Economic Forecast: A tribune from Manuel Alejandro Cardenete published in l’ABC de Sevilla
Manuel Alejandro Cardenete is Professor in Economics at Loyola University Andalusia and Visiting Research Professor at the Georgetown Environmental Justice Program. He recently published a tribune in the ABC de Sevilla newspaper on the economic outlook for the region of Seville, Spain, in the coming year. The results are better than expected, but the risks of recession are still present. Below is a translated and summarized version of the article:
Seville economy in 2023: Not so bad.
In the current context of inflation and economic slowdown, the Seville economy, like the Spanish and Andalusian economies, seems to be holding up better than expected. In the third quarter of 2022, all three geographical areas recorded growth in output and employment, and their respective year-on-year growth rates of the Consumer Price Index were below the 10% threshold. In this sense, we have revised the forecast for the Seville economy slightly upwards. Thus, Seville’s GDP would grow by 4.0% in 2022, and by 1.5% in 2023. The labour market will maintain its current traction, bringing the unemployment rate to around 16.5% in 2023, its lowest value since 2008. The Consumer Price Index, meanwhile, would still register a strong annual increase of 8.6% in the current year. In 2023, the increase would be 2.1%.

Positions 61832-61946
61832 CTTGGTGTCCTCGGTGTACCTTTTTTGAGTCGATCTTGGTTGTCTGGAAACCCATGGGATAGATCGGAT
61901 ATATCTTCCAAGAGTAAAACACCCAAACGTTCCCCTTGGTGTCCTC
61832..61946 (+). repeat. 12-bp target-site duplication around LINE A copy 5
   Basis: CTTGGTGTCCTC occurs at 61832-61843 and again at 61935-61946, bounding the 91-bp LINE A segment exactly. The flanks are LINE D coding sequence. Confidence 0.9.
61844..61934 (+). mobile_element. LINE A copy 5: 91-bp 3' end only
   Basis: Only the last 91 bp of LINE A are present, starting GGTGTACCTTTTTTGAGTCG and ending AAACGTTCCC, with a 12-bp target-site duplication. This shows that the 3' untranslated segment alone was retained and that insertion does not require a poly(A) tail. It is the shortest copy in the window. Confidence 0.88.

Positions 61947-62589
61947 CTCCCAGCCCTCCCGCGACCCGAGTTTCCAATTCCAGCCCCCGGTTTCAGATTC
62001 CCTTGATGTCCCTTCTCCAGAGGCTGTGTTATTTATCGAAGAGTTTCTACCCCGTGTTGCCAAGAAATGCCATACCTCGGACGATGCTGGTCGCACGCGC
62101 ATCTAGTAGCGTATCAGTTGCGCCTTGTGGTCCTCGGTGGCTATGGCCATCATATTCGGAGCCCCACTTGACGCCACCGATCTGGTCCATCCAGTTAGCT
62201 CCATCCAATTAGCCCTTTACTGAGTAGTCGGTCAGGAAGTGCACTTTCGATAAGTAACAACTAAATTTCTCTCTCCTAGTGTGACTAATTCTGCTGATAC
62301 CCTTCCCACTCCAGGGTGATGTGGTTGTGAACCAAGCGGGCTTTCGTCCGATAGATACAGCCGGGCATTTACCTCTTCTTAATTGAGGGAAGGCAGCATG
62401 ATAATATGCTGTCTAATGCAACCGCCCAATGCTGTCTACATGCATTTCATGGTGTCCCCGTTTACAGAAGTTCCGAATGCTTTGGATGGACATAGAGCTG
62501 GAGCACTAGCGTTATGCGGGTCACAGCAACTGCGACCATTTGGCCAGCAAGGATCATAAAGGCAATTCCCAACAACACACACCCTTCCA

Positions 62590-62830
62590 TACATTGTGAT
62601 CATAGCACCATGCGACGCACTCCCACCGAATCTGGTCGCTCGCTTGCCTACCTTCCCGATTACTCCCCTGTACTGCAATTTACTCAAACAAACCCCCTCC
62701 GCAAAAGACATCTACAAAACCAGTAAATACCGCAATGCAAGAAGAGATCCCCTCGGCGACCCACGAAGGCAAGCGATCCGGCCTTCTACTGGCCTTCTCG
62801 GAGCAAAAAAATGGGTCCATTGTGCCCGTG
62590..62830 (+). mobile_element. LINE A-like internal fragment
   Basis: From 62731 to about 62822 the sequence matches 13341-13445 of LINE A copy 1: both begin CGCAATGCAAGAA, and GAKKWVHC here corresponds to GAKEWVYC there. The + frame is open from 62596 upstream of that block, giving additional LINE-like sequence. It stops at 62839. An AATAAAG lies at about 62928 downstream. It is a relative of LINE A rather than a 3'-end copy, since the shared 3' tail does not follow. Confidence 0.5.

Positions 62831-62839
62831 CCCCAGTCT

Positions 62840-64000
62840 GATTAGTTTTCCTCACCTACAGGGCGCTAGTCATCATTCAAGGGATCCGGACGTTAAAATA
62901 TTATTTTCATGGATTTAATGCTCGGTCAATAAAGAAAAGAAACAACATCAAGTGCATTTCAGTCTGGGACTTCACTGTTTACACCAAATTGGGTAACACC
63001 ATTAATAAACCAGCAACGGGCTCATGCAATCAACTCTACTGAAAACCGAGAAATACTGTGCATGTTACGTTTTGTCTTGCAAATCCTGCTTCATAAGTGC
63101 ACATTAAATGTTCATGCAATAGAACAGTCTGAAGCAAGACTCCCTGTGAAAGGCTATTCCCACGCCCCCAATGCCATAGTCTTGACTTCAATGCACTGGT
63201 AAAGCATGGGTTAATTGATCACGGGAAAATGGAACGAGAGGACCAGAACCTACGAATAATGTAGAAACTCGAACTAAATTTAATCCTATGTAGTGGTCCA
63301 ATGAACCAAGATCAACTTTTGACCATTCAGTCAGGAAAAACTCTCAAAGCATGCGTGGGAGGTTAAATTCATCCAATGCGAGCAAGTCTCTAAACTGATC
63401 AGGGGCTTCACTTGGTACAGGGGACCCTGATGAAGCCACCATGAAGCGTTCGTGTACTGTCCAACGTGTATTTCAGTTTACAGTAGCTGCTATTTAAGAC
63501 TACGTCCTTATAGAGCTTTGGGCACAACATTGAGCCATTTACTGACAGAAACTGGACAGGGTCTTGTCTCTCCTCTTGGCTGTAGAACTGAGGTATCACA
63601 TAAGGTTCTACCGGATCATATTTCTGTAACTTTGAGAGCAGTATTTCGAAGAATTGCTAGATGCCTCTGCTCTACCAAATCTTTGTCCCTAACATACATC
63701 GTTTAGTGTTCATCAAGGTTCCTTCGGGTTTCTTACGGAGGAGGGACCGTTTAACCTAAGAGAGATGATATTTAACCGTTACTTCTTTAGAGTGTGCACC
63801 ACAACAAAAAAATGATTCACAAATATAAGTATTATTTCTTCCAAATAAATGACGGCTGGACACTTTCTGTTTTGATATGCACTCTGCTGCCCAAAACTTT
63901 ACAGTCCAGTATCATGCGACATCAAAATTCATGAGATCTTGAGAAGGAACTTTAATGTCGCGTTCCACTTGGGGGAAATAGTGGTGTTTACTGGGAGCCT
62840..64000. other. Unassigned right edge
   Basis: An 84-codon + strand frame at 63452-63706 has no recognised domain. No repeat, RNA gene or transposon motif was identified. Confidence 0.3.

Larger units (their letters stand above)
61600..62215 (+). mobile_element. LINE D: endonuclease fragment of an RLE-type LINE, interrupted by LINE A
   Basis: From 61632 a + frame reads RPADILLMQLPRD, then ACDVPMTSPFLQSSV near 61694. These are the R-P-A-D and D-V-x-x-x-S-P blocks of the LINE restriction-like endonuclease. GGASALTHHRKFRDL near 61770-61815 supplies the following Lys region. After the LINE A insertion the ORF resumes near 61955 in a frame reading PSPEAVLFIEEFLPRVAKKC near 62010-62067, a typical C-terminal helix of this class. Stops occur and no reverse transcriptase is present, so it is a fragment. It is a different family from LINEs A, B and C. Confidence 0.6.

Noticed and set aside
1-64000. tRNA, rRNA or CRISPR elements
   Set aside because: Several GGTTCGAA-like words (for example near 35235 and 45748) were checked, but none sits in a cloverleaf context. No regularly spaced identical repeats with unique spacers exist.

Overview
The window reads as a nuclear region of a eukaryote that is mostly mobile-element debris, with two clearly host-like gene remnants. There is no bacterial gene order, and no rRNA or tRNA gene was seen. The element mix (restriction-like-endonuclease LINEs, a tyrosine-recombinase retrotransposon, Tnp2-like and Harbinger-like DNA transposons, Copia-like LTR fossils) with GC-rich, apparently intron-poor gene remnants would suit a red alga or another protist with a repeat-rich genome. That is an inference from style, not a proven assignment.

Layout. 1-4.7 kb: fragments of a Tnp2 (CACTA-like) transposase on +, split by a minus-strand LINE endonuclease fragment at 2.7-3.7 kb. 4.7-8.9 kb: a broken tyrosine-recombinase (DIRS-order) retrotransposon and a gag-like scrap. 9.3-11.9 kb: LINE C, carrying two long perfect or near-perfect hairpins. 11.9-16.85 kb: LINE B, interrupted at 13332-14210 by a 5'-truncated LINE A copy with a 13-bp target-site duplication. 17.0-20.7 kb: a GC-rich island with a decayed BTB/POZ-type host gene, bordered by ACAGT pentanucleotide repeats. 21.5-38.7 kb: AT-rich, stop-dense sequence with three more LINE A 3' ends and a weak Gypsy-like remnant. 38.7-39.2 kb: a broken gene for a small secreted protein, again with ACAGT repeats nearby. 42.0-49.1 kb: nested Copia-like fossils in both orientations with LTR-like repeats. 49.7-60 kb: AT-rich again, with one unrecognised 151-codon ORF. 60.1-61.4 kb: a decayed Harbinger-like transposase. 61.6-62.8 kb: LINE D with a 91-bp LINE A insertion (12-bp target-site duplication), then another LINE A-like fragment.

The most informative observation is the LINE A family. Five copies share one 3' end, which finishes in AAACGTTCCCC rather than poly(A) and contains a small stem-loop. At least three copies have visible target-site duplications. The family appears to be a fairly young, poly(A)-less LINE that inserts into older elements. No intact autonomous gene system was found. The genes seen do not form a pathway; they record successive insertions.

This growth responds to the positive performance of the indicators analysed, especially the recovery of tourism and the labour market, as well as the improvement in the province’s trade balance. The economy of Seville, like the economy of the autonomous community, has shown an upward trend in the first two quarters, although the estimate for Seville’s GDP in the third quarter would be lower than that obtained in the previous two quarters, at 3.4%. Considering that the past estimate has highlighted a decline in economic activity in the second half of the year, it is expected that the province’s GDP could close at 4% in 2022.
Looking ahead to next year, the GDP of Seville’s economy in 2023, despite being low, will register a higher value than that estimated for Spain, 5 tenths above (1.5% for Seville compared to 1% for Spain). This is due to the outstanding performance of indicators used as a measure of the province’s economic performance, such as exports and overnight stays, the latter being relevant to explain the behaviour of tourism.
Despite this upward revision, the scenario is not risk-free, and the risk of recession remains latent if the economic scenario becomes more adverse, as a result of a new upturn in commodity prices; an excessive tightening of financing conditions, making it difficult to refinance public debt; or a strong recession in the European economies. Let us hope that the forecasts are fulfilled or improved and that projects that are being confirmed, such as the Spanish Aerospace Agency, will further stimulate and diversify our economy.
Manuel Alejandro Cardenete, PhD
Professor University Loyola
Visiting Research Professor Georgetown